WTF?! It appears that easily purchasable robot dogs are becoming an increasingly popular way of carrying and firing rocket launchers remotely. Even the US Marine Corps has realized the potential of this combination and has just shown off a proof-of-concept demonstration video.

As reported by The Warzone, members of the Marine Air Ground Task Force Training Command's (MAGTFC) Tactical Training and Exercise Control group (TTECG), based at the Marine Corps Air Ground Combat Center at Twentynine Palms in California, tested the robot dog in September.

The demo, which also involved members of the US Navy's Office of Naval Research (ONR), used a simple Chinese-made Unitree Go1 robot dog (or goat, as they call it), which can be bought from Amazon for around $5,000. The company's website offers an even cheaper version, the Go1 Air, for $2,700, along with a more advanced Go1 Pro for $3,500. For comparison, Boston Dynamics Spot initially went on sale in 2020 for $74,500.

The robotic quadruped is seen sporting an M72 infantry anti-armor rocket launcher in the video, which definitely lowers the cuteness factor. It also has a forward-facing GoPro camera and several rails that can hold extra cameras, aiming lasers, and other items of destruction.

The dog fired the weapon from a sitting position with two sandbags on either side of its body for safety with a steel bar behind it, but the robot appeared to handle the recoil from the 21mm rocket with ease.

"The bigger one, they actually put a goat head mask on it," the handler says. "And it's able to growl, bark, and even throw sirens."

That sounds mildly terrifying, and it seems one marine agreed: "Well, I guess there's a psychological aspect to it," he said.

"Instead of having a Marine handle the weapon system, manipulate the safeties, we could put a remote trigger mechanism on it that allowed it to all be done remotely," said Marine Corps 1st Lt. Aaron Safadi, the officer in charge of the emerging technology integration section within TTECG. "The Marine could be behind cover and concealment, the weapon system could go forward, and the Marine could manipulate the safeties from a safe place while allowing that weapon system to get closer to its target."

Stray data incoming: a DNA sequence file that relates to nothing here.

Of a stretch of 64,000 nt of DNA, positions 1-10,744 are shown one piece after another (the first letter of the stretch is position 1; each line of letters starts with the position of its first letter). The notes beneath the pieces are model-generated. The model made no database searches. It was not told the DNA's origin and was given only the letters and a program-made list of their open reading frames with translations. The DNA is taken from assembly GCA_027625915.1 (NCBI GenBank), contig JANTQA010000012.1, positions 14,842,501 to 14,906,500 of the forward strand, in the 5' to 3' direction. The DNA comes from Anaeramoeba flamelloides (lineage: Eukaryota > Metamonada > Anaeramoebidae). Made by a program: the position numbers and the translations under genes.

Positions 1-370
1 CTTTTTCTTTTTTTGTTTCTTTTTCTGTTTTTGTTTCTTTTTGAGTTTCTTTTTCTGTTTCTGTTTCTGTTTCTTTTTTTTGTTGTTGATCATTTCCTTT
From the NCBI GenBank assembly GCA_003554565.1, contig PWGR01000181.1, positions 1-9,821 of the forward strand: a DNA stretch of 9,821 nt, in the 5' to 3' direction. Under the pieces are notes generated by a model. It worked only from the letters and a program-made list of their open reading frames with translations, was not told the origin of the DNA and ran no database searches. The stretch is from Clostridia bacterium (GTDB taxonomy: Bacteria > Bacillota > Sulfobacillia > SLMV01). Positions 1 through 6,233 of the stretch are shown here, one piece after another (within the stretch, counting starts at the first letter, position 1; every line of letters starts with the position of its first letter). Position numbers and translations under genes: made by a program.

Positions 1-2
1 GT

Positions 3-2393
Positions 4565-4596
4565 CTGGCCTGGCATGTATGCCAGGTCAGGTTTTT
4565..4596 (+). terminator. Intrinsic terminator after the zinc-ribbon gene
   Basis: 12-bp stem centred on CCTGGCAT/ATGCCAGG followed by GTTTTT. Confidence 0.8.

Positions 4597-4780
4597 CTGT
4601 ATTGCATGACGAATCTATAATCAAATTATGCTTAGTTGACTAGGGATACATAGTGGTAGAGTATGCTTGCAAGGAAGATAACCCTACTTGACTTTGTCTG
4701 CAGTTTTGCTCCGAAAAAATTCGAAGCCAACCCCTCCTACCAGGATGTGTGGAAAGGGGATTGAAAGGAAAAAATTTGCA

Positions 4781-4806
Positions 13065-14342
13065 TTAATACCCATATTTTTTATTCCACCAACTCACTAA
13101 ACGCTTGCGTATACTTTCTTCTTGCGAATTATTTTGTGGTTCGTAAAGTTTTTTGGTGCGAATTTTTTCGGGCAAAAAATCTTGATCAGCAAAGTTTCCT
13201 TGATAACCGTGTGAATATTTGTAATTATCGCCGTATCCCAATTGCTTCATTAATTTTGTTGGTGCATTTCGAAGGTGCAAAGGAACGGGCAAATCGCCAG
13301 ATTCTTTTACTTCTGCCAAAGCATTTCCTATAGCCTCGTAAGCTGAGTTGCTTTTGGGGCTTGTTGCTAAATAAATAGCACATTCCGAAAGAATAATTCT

This isn't the first time we've seen robot dogs weaponized. In October 2021, SWORD International, which makes semi-automatic rifles, and Ghost Robotics partnered to add a Special Purpose Unmanned Rifle, or SPUR, to the latter's Quadrupedal Unmanned Ground Vehicle, or Q-UGV (below). The machine bore a striking resemblance to the metal creatures seen in the War of the Worlds TV show and the murderous dog robots from the Black Mirror episode Metalhead. And the one from Battlefield 2042, of course.

At Russia's Army 2022 expo last summer, the M-81 was on display, a canine-like quadrupedal robot carrying an RPG-26 on its back and dressed in a ninja-yoroi. The robot was likely a UnitreeYushuTechnologyDog, available from Chinese marketplace Alibaba for as little as $2,700.

Boston Dynamics was one of several robotics companies to sign an open letter last October asking people not to weaponize their robots. Spot is used within the armed forces, though its purpose is scouting and load carriage.